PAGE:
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Scanning probe microscopy and spectroscopy of graphene on metals  [PDF]
Yuriy Dedkov,Elena Voloshina,Mikhail Fonin
Physics , 2015, DOI: 10.1002/pssb.201451466
Abstract: Graphene, a two-dimensional (2D) material with unique electronic properties, appears to be an ideal object for the application of surface-science methods. Among them, a family of scanning probe microscopy methods (STM, AFM, KPFM) and the corresponding spectroscopy add-ons provide information about the structure and electronic properties of graphene on the local scale (from inline imagem to atoms). This review focuses on the recent applications of these microscopic/spectroscopic methods for the investigation of graphene on metals (interfaces, intercalation-like systems, graphene nanoribbons, and quantum dots, etc.). It is shown that very important information about interaction strength at the graphene/metal interfaces as well as about modification of the electronic spectrum of graphene at the Fermi level can be obtained on the local scale. The combination of these results with those obtained by other methods and comparison with recent theoretical data demonstrate the power of this approach for the investigation of the graphene-based systems.
Scanning probe microscopy imaging of metallic nanocontacts  [PDF]
D. St?ffler,S. Fostner,P. Grütter,R. Hoffmann-Vogel
Physics , 2011, DOI: 10.1103/PhysRevB.85.033404
Abstract: We show scanning probe microscopy measurements of metallic nanocontacts between controlled electromigration cycles. The nanowires used for the thinning process are fabricated by shadow evaporation. The highest resolution obtained using scanning force microscopy is about 3 nm. During the first few electromigration cycles the overall slit structure of the nanocontact is formed. The slit first passes along grain boundaries and then at a later stage vertically splits grains in the course of consuming them. We find that first the whole wire is heated and later during the thinning process as the slit forms the current runs over several smaller contacts which needs less power.
Ultra High Thermal Resolution Scanning Probe Microscopy via Carbon Nanotube Tipped Thermal Probes  [PDF]
Peter D. Tovee,Manuel E. Pumarol,Mark C. Rosamond,Robert Jones,Michael C. Petty,Dagou A. Zeze,Oleg V. Kolosov
Physics , 2013,
Abstract: We present a new concept of scanning thermal nanoprobe that utilizes the extreme thermal conductance of a carbon nanotube (CNT) to channel heat between the probe and the sample. The integration of CNT in scanning thermal microscopy (SThM) overcomes the main drawbacks of standard SThM probes, where the low thermal conductance of the apex SThM probe is the main limiting factor. The integration of CNT (CNT- SThM) extends SThM sensitivity to thermal transport measurement in higher thermal conductivity materials such as metals, semiconductors and ceramics, while also improving the spatial resolution. Investigation of thermal transport in ultra large scale integration (ULSI) interconnects, using CNT- SThM probe, showed fine details of heat transport in ceramic layer, vital for mitigating electromigration in ULSI metallic current leads. For a few layer graphene, the heat transport sensitivity and spatial resolution of the CNT-SThM probe demonstrated significantly superior thermal resolution compared to that of standard SThM probes achieving 20-30 nm topography and ~30 nm thermal spatial resolution compared to 50-100 nm for standard SThM probes. The outstanding axial thermal conductivity, high aspect ratio and robustness of CNTs can make CNT-SThM the perfect thermal probe for the measurement of nanoscale thermophysical properties and an excellent candidate for the next generation of thermal microscopes.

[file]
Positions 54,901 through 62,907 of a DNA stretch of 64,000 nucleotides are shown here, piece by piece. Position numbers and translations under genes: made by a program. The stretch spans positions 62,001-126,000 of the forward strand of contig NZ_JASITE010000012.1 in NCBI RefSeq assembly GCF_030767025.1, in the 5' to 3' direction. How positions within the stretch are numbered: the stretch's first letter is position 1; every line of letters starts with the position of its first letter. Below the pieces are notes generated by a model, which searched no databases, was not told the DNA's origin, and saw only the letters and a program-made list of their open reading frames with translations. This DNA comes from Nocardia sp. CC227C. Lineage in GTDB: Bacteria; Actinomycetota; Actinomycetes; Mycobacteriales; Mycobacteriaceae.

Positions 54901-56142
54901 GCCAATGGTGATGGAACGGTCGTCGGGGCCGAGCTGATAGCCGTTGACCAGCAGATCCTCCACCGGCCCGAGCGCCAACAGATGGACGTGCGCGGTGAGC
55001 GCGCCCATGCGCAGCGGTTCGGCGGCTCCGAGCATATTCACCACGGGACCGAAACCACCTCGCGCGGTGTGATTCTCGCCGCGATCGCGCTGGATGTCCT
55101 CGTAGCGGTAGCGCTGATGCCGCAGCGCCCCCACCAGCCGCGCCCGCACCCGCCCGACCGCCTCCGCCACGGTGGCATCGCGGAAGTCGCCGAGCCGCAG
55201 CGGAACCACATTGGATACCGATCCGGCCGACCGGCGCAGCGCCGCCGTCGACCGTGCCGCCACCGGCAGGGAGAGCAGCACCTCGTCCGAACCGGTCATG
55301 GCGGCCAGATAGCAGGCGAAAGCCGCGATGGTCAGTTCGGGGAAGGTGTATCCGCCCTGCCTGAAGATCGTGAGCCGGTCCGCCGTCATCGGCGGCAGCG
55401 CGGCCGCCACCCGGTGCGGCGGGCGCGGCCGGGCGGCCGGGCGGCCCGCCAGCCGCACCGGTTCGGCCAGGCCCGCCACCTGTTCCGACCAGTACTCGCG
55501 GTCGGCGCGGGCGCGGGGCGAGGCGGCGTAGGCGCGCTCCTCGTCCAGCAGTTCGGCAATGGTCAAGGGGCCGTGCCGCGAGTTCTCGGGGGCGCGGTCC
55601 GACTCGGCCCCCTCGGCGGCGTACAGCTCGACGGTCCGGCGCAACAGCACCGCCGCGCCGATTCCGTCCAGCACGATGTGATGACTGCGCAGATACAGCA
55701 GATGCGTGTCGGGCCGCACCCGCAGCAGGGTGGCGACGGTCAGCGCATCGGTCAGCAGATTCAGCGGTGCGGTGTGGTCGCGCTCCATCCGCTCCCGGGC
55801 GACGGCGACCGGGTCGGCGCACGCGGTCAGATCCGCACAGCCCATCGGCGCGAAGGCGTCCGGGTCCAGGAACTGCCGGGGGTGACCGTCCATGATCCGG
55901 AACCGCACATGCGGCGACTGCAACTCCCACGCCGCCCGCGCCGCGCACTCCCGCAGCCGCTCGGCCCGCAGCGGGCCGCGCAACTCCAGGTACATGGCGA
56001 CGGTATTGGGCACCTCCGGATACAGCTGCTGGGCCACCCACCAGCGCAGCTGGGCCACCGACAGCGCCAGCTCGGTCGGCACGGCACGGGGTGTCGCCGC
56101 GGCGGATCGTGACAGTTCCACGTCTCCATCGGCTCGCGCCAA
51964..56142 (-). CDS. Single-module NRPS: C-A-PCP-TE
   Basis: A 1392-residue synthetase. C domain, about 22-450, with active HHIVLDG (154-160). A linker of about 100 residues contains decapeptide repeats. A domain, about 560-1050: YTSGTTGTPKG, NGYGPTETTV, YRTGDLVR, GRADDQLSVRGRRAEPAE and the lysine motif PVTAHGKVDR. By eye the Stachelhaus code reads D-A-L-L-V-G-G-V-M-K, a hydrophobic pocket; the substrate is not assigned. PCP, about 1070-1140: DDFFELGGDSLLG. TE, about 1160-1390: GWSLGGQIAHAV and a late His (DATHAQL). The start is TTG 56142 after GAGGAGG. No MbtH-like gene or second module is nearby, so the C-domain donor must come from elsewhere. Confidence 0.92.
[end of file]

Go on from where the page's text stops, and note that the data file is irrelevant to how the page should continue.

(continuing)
Implementation of atomically defined Field Ion Microscopy tips in Scanning Probe Microscopy  [PDF]
William Paul,Yoichi Miyahara,Peter Grütter
Physics , 2012, DOI: 10.1088/0957-4484/23/33/335702
Abstract: The Field Ion Microscope (FIM) can be used to characterize the atomic configuration of the apex of sharp tips. These tips are well suited for Scanning Probe Microscopy (SPM) since they predetermine SPM resolution and electronic structure for spectroscopy. A protocol is proposed to preserve the atomic structure of the tip apex from etching due to gas impurities during the transfer period from FIM to SPM, and estimations are made regarding the time limitations of such an experiment due to contamination by ultra-high vacuum (UHV) rest gases. While avoiding any current setpoint overshoot to preserve the tip integrity, we present results from approaches of atomically defined tungsten tips to the tunneling regime with Au(111), HOPG, and Si(111) surfaces at room temperature. We conclude from these experiments that adatom mobility and physisorbed gas on the sample surface limit the choice of surfaces for which the tip integrity is preserved in tunneling experiments at room temperature. The atomic structure of FIM tip apices is unchanged only after tunneling to the highly reactive Si(111) surface.
Dynamic scanning probe microscopy of adsorbed molecules on graphite  [PDF]
N. Berdunov,A. J. Pollard,P. H. Beton
Physics , 2008, DOI: 10.1063/1.3075054
Abstract: We have used a combined dynamic scanning tunneling and atomic force microscope to study the organisation of weakly bound adsorbed molecules on a graphite substrate. Specifically we have acquired images of islands of the perylene derivative molecules. These weakly bound molecules may be imaged in dynamic STM, in which the probe is oscillated above the surface. We show that molecular resolution may be readily attained and that a similar mode of imaging may be realised using conventional STM arrangement. We also show, using tunnelling spectroscopy, the presence of an energy gap for the adsorbed molecules confirming a weak molecule-substrate interaction.